Description Logics are nowadays widely accepted as formalisms which provide reasoning facilities which allow us to discover inconsistencies in ontologies in an automatic fashion. Where ontologies are developed in modular fashion, they allow changes in one module to propogated through the system of ontologies automatically in a way which helps to maintain consistency and stability. For this feature to be utilized effectively, however, requires that domain ontologies be represented in a normalized form.
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  12. Thomas Bittner & Barry Smith (2003). Granular Spatio-Temporal Ontologies. AAAI Symposium:12-17.
    We propose an ontological theory that is powerful enough to describe both complex spatio-temporal processes (occurrents) and the enduring entities (continuants) that participate therein. The theory is divided into two major categories of sub-theories: (sub-) theories of type SPAN and (sub-)theories of type SNAP. These theories represent two complementary perspectives on reality and result in distinct though compatible systems of categories. In SNAP we have enduring entities such as substances, qualities, roles, functions; in SPAN we have perduring entities such as (...)
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  13. Einar Duenger Bohn (2010). The Necessity of Universalism Versus the Possibility of Junky Worlds: A Rejoinder. Analysis 70 (2):296-298.
    (No abstract is available for this citation).
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  14. Einar Duenger Bohn (2009). An Argument Against the Necessity of Unrestricted Composition. Analysis 69 (1):27-31.
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  15. Douglas Browning (1990). Ontology and the Practical Arena. Pennsylvania State University Press.
    Introduction I propose in this work, first, to consider the process of doing ontology and, second, to argue for the importance which an understanding of ...
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  16. Grzegorz Bugajak, Jarosław Kukowski, Anna Latawiec, Anna Lemańska, Danuta Ługowska & Adam Świeżyński (eds.) (2009). Tajemnice Natury: Zarys Filozofii Przyrody. Wydawn. Uniwersytetu Kardynała Stefana Wyszyńskiego.
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  17. Edward Butler (forthcoming). Opening the Way of Writing: Semiotic Metaphysics in the Book of Thoth. In April DeConick, Gregory Shaw & John Turner (eds.), Practicing Gnosis: Ritual, Magic, Theurgy and Liturgy in Nag Hammadi, Manichaean and Other Ancient Literature. Essays in Honor of Birger A. Pearson. Brill.
  18. Dino Buzzetti (2005). Common Natures and Metaphysics in John Duns Scotus. Quaestio 5 (1):543-557.
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  19. Rich Cameron (2004). How to Be a Realist About Sui Generis Teleology Yet Feel at Home in the 21st Century. The Monist 87 (1):72-95.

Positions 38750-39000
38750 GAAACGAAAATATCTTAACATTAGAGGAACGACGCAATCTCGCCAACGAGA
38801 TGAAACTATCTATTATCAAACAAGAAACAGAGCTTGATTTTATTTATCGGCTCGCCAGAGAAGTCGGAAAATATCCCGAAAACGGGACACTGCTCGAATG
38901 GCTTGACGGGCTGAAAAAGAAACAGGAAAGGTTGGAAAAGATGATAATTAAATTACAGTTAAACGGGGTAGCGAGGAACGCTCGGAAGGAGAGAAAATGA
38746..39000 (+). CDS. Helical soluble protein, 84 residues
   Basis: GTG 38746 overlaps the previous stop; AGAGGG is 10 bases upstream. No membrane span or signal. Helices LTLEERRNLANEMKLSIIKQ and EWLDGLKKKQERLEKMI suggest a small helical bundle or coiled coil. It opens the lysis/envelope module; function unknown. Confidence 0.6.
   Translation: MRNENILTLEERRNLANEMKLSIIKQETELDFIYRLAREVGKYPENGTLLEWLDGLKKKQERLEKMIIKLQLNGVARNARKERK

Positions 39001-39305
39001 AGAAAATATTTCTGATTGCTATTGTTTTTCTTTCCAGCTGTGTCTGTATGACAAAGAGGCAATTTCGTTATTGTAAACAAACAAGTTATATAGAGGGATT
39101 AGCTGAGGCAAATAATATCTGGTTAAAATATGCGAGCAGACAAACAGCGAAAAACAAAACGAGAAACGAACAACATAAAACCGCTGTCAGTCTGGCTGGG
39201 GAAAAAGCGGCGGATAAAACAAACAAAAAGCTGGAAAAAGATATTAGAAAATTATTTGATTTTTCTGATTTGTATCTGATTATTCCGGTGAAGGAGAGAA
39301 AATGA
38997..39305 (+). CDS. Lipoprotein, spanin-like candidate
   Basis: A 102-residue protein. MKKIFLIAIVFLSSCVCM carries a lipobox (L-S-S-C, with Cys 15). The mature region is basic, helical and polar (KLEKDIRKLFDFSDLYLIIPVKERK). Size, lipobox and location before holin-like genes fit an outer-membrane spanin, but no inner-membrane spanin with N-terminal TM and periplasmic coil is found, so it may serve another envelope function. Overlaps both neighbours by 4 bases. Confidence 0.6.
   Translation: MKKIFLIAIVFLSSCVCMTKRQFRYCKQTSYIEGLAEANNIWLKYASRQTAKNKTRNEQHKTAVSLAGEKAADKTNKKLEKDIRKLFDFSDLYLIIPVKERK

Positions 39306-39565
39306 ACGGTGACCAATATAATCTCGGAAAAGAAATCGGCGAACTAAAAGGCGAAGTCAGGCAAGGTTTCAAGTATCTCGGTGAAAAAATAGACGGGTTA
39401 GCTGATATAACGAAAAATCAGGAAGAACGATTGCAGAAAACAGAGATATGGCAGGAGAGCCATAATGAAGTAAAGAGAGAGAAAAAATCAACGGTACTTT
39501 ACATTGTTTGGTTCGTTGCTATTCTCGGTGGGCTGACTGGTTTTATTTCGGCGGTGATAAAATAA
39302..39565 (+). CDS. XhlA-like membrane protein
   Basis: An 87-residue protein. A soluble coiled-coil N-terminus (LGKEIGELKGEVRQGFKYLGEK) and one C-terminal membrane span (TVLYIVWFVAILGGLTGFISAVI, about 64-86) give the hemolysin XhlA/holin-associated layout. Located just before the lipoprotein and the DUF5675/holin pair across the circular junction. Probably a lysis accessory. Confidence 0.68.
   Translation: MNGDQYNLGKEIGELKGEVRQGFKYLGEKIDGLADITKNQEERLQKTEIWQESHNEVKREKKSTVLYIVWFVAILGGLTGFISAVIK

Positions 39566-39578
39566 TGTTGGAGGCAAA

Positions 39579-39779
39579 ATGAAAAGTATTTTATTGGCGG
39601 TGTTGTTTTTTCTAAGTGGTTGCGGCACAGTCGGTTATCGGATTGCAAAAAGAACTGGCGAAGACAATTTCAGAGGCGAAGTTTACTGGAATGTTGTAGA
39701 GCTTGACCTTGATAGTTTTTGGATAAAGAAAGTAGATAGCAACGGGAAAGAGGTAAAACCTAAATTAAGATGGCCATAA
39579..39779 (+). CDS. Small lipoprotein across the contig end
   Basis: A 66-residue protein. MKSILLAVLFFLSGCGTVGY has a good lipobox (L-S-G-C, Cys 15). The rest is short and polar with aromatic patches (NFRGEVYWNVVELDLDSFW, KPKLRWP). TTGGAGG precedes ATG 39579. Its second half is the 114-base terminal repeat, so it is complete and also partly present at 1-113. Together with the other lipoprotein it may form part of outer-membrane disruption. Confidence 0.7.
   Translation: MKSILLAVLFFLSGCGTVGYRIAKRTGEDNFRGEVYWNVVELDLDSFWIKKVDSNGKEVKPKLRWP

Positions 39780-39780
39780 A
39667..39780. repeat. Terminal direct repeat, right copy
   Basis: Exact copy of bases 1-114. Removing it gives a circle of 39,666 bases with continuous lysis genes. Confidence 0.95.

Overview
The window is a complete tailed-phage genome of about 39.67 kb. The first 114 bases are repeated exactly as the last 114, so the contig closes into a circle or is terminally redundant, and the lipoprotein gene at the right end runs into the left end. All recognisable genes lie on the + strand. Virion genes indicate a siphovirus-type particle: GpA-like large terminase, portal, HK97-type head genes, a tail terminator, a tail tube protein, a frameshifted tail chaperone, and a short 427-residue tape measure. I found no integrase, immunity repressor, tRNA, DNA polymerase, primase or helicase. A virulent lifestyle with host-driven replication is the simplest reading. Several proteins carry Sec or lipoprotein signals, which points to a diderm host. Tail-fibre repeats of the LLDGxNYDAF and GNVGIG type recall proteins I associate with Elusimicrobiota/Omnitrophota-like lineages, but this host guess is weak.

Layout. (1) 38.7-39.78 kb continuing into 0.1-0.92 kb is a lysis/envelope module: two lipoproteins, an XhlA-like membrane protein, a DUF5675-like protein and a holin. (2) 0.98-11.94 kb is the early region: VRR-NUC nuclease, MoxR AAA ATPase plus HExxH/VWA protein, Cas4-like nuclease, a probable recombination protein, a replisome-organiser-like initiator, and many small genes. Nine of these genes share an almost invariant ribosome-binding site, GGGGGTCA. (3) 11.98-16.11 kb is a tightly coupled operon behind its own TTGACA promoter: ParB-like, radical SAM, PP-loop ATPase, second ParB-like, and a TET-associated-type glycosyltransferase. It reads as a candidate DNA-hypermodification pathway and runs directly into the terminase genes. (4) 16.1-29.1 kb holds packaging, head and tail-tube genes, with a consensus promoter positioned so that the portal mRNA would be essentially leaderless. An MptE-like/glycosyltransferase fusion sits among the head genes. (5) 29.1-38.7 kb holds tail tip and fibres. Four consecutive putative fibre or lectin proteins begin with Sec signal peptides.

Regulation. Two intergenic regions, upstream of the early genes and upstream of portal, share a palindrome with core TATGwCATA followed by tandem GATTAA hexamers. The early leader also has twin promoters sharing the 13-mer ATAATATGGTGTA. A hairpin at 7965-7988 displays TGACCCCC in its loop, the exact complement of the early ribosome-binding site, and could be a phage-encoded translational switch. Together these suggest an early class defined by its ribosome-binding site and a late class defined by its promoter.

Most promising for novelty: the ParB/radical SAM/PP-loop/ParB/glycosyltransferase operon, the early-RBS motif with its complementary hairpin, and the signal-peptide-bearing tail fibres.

The reigning orthodoxy on biological teleology assumes that teleology either must be reduced (or eliminated) or it depends on a supernatural agent. The dominant orthodox sect rejects supernaturalism and eliminitivism, and, given the poverty of competing views has been allowed to become complacent about the adequacy of favored reductivist accounts. These are beset by more serious problems than proponents acknowledge. Moreover, the assumption underlying orthodoxy is false; there is an alternative scientifically and philosophically plausible naturalistic account of teleology. We can (...)
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  20. Roberto Casati, Barry Smith & Achille C. Varzi (1998). Ontological Tools for Geographic Representation. In Nicola Guarino (ed.), Formal Ontology in Information Systems (FOIS). Ios Press. 77--85.
    This paper is concerned with certain ontological issues in the foundations of geographic representation. It sets out what these basic issues are, describes the tools needed to deal with them, and draws some implications for a general theory of spatial representation. Our approach has ramifications in the domains of mereology, topology, and the theory of location, and the question of the interaction of these three domains within a unified spatial representation theory is addressed. In the final part we also consider (...)
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  21. Roberto Casati & Achille C. Varzi (2002). Un Altro Mondo? Rivista di Estetica 19 (1):131-159.
    Alexandre Koyré wrote that Newton and the science that followed led to a splitting of the world: on the one hand is the “world of qualities and of sensible perceptions”, on the other is the “world of quantities and of reified geometry”. A comparison between facts held true by common sense and false by the scientific image of the world (or vice versa) seems to confirm this view. But is the dichotomy a real one? Is the world of common sense (...)
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  22. Roberto Casati & Achille C. Varzi (1999). I trabocchetti della rappresentazione spaziale. Sistemi Intelligent 11 (1):7–28.
    This is a position article summarizing our approach to the philosophy of space and spatial representation. Our concern is mostly methodological: above all, we argue that a number of philosophical puzzles that arise in this field—puzzles concerning the nature of spatial entities, their material and mereological constitution, their relationship with the space that they occupy—stem from a confusion between semantic issues and true metaphysical concerns.